Discovering the literature on Introversion and Highly Sensitive Persons (or “HSPs”), several years ago, helped me to understand many things about my own life. This was very powerful for me, and helped me to understand some of the reasons why I have experienced things the way that I have, and helped clarify many of my life’s experiences.
I hope to write more in depth about my life’s experiences vis-a-vis being highly HSP, an “empath”, and Introvert, in future posts.
Elaine Aron’s website on the Highly Sensitive Person – www.hsperson.com – is a highly informative resource and introduction to the concept of HSP (and the majority of HSP’s (though not all) are also Introverts).
But for those who are Introverts or HSP, or take an interest in these psychological profiles and already know a thing or two about them, I want to talk in this post about some recent personal experiences of my own – namely, in spending three and a half months in what I would characterise as a Highly, Highly, Highly extroverted volunteer community – that said, a very beautiful and purposeful community – working on reforestation in line with certain values of living (such as Veganism, Gift Economy, Non-competition, and Sustainability), operating in Auroville, in the state of Tamil Nadu, South India.
This community is called Sadhana Forest India – and their work resonates quite a bit with some of my own core values (I have been deeply interested in the philosophies of Gift Economy and of Selfless Service, or Seva (Sanskrit), which are core values of Sadhana Forest.)
I would like to share some of my experiences at this community from an HSP and Introverted point of view.
As there are many things to share, perhaps I will begin with the beginning of the day, and work progressively down.
Beginning of the Day – Wake up at 5:30 or 5:45 am, and attend the “Morning Circle”
Morning circle – this is a highly extroverted affair. Imagine being woken up by someone playing a guitar and walking around the community, at 5:30 or 5:45 am (changes seasonally). Then there are 15 to 30 minutes to arrive at a big circle, where the community’s volunteers (ranging from 25 to 70 volunteers during my time there), stand together, stretch, then sing a song or play a game, before breaking for a multitude of hugs, before striding off to the work of the morning (working in the forest, or cooking breakfast, or performing other sevas).
Eventually I learned to skip morning circle. Once I had been at Sadhana for several weeks, I had developed enough of a trust from the long-term volunteers, that they understood that my wishing to not partake in morning circle, was not an expression of laziness or hostility to other volunteers in the community – but rather, to start my morning in my own preferable more calm, peaceful, and personal way, prior to beginning the five hours or so of communal living and work (a work schedule already something rather stressful for an introvert).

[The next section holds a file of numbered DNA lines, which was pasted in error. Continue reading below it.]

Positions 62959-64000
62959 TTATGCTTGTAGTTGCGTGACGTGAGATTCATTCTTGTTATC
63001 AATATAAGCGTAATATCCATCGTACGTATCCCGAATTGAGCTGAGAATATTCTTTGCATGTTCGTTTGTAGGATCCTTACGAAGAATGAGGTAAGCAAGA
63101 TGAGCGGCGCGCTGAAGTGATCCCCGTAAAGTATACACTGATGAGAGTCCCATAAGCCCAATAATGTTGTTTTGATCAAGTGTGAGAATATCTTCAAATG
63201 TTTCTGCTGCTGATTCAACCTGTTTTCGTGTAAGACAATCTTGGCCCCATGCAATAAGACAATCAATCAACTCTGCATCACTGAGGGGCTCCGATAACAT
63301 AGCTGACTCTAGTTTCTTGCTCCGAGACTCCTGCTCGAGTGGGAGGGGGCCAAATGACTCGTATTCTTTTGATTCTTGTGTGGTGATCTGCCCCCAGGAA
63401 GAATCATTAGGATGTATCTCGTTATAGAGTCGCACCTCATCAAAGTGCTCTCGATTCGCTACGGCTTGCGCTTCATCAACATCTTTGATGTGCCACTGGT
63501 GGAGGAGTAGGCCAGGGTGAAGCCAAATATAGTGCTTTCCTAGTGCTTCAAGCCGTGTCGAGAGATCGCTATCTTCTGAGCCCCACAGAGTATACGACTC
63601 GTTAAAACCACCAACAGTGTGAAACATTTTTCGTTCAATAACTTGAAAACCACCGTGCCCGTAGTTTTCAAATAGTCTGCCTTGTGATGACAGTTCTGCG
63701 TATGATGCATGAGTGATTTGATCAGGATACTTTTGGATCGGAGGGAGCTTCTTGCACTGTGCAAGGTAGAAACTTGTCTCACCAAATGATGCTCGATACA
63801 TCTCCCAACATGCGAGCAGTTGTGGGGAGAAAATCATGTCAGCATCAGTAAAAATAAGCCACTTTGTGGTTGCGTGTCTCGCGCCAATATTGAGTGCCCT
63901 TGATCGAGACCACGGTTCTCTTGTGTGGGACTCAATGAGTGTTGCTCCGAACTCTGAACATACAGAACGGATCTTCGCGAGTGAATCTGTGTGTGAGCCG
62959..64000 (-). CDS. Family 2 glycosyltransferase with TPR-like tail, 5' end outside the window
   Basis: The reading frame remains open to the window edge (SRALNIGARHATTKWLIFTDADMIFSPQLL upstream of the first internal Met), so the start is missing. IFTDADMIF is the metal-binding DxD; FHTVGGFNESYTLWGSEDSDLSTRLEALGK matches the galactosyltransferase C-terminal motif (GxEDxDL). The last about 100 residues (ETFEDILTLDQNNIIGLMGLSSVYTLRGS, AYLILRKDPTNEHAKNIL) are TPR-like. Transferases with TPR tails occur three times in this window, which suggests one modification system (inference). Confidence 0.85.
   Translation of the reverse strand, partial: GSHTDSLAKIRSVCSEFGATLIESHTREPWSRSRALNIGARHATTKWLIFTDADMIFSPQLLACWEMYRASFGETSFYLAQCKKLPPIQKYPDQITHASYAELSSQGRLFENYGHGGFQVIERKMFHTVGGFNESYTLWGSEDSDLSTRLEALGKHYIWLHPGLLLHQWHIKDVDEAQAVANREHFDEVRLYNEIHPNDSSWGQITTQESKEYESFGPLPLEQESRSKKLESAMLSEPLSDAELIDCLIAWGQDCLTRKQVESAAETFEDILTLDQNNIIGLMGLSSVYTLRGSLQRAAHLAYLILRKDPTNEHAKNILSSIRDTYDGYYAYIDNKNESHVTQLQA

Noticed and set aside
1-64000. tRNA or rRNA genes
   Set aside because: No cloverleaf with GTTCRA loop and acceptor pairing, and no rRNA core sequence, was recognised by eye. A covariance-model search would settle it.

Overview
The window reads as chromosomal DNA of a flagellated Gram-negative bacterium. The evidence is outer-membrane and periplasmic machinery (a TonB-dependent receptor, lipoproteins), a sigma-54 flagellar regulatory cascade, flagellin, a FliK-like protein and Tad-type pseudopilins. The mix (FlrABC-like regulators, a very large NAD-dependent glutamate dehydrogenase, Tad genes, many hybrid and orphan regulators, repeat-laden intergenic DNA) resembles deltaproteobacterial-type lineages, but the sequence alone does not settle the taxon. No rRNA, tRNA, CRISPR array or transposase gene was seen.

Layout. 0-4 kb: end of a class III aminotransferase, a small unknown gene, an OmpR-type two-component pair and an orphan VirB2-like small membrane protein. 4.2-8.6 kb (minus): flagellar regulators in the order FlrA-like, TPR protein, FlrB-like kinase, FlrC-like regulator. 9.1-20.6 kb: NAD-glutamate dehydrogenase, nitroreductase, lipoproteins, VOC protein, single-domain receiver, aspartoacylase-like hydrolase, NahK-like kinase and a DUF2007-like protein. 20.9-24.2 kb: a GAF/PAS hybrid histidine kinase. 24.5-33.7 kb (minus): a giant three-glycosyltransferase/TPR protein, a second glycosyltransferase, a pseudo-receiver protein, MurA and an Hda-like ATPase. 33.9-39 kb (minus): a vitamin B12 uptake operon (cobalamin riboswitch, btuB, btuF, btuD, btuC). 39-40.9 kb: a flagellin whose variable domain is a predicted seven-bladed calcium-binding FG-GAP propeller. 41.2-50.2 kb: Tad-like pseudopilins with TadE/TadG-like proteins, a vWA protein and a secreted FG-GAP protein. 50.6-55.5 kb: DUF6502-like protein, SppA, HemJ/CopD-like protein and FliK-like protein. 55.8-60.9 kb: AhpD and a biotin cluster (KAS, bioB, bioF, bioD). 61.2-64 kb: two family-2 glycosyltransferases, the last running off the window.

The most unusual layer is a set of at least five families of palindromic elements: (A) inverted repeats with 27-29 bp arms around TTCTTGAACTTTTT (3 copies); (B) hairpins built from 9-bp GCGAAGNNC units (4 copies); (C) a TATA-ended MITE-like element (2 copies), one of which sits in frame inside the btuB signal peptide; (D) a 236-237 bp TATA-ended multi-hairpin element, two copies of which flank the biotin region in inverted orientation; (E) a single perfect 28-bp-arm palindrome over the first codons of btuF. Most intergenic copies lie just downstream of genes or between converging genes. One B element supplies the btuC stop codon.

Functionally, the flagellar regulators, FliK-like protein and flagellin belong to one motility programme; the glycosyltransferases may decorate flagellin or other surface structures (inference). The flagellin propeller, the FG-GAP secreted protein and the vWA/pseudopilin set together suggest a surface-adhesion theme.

Particularly the playing of games, sometimes involving bringing all of these bodies together, first thing in the morning, was something that an HSP or empath, made me feel uncomfortable to immediately wake up to every morning.
These sorts of activities would be highly enlivening and invigorating for Extroverts, who by virtue of their physiological constitution collect their energy from outside and from other people, (and indeed one did notice the great enlivening effect on the extroverts (who constitute an estimated two-thirds to three-quarters of most populations). However, I think introverts, and particularly HSP’s (who tend to often be “empaths,” who subtly pick up on the energy of other human beings, and have the feeling of it imposing on their own energy – will understand the feeling of this being one of the last things they would seek to do to start their day.
Introverts and HSP’s will tend to prefer a more calm and quiet beginning to their day. This particularly applies when there are several hours of – often extroverted – work scheduled before the common lunch.
- The common meals, noise in the main hut during meals
- Communal living – living very close together – eg., in the dorms. Solution to this: try and obtain a living space that is at least curtained off, and preferably as secluded as possible.
Another issue is simply being worn down over time. It greatly interests me to think about how over time my stamina and patience, and inner integrity, seemed to be steadily reduced and worn down.
Positives: a great learning experience. Learned to live with people in perhaps a far more intensive way than have ever lived before.
The few moments or times of seclusion were welcomed and appreciated far more.
Also, now that I have left Sadhana (albeit not for ever), I appreciate my own personal time so, so, so much more.